Here’s what Dr. Emmanuel Kachikwu, the newly appointed president of OPEC, needs to tackle first
Nigeria’s minister for state petroleum, Dr. Emmanuel Ibe Kachikwu has been appointed to replace the immediate past petroleum minister, Diezani Alison-Madueke as the Conference president of the Organisation of Petroleum Exporting Countries (OPEC). He was appointed amidst speculations that President Mohammed Buhari as the Minister for Petroleum, would take up this position.
Following this appointment, Dr. Ibe Kachikwu is the conference president of OPEC, Group Managing Director of the NNPC and Nigeria’s Minister for state petroleum, which means extra responsibility at a time when the world is experiencing a decline in oil prices. Despite admitting that his first summit at the helm on Friday is going to be a “trying meeting”, huge tasks awaits him.
Falling oil prices are sensitive to the organization which calls for greater urgency and sharp-witted leadership. As the new president of OPEC, he must focus on the world energy and market stability in mind of the quota oil revenue contributes to the economies of member countries.
The new OPEC president has to mediate with Iran, Venezuela, and Saudi Arabia, among other member countries that plan to sell oil at the highest possible price in a bid to control prices and dominate the world oil market. He needs to encourage the organisation to speak in one voice under his leadership for the next year.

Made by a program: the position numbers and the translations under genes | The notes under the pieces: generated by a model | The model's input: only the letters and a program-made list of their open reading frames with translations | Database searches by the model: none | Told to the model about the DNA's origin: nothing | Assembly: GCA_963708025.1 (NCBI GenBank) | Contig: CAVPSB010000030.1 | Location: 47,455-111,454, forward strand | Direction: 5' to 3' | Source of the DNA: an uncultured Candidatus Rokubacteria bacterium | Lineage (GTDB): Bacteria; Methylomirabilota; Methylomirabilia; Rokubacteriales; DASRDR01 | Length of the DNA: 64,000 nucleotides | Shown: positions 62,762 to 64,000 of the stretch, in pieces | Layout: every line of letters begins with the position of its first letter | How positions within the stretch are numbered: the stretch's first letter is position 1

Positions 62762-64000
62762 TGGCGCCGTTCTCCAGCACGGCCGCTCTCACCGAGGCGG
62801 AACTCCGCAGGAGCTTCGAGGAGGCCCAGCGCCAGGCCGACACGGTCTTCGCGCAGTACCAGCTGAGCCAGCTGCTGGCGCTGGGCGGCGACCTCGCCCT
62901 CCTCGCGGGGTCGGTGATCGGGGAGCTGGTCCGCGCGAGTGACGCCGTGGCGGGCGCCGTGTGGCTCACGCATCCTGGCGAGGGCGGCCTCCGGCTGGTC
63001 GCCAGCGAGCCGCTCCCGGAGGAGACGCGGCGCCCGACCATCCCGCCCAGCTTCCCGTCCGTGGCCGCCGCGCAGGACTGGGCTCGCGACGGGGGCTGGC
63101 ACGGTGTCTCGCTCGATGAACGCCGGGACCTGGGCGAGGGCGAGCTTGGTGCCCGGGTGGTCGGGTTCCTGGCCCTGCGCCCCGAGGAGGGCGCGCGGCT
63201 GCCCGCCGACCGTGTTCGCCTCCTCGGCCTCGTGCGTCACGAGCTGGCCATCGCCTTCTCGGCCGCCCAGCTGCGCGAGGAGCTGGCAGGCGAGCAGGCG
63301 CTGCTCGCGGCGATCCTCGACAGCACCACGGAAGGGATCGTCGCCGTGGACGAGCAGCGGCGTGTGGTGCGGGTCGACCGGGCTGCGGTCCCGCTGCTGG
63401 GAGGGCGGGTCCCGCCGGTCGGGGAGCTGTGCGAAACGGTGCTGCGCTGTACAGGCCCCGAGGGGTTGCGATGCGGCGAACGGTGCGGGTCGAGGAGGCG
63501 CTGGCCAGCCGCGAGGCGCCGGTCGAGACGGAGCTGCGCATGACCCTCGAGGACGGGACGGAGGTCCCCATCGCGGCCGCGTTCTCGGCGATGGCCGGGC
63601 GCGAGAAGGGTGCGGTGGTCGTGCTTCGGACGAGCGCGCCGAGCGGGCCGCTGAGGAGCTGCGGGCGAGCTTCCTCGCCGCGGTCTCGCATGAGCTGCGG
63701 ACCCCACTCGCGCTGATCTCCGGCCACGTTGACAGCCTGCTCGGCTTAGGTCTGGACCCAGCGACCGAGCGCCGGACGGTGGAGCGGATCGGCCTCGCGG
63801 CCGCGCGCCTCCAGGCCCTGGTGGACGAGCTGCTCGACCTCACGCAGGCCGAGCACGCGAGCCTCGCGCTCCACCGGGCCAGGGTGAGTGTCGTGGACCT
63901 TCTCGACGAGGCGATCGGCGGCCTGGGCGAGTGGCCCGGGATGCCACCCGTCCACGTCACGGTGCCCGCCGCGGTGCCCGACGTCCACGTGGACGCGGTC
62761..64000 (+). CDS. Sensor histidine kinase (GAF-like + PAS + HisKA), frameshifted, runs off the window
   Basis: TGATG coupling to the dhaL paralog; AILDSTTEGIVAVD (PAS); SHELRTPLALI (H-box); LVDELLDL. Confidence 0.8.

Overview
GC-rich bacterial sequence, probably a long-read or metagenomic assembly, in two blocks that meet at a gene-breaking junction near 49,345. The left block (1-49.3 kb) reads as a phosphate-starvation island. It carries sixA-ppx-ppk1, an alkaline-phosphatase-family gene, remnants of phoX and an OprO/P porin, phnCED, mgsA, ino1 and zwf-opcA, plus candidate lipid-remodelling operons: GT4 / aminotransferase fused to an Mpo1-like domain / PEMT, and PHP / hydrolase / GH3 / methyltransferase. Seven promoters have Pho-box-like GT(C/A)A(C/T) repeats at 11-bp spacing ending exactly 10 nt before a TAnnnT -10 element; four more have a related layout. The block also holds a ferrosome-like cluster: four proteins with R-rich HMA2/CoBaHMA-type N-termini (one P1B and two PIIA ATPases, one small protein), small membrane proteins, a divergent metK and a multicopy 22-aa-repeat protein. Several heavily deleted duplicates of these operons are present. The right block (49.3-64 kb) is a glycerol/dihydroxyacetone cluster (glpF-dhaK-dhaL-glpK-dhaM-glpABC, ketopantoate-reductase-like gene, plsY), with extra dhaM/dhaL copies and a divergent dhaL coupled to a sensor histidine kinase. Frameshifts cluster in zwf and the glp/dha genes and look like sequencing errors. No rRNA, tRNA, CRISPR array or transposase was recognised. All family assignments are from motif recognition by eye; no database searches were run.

The relevance of OPEC has been questioned in years past. Dr. Kachikwu is faced with the task of sustaining the importance of OPEC. OPEC currently produces 40 percent of world’s crude oil but needs to establish a good relationship with non- OPEC oil producing countries in the world like Russia, Brazil and Mexico to stabilise the price of oil.
Furthermore, he should encourage all OPEC members, including Nigeria, to reduce their dependence on oil and prioritise the development of other sources of revenue. According to the International Energy Agency (IEA), the continued fall in oil prices will have a strong impact on countries reliant on oil revenue. For example, Venezuela depends on oil for 95 percent of its export revenue and is on the verge of political and economic fallout.
Dr. Ibe Kachikwu assumes office as the OPEC president at a point when the world oil-market is in a tricky situation and requires good decision making. He is expected to justify himself in this new position coupled with his responsibilities as Nigeria’s minister for state petroleum and the general managing director of the NNPC.
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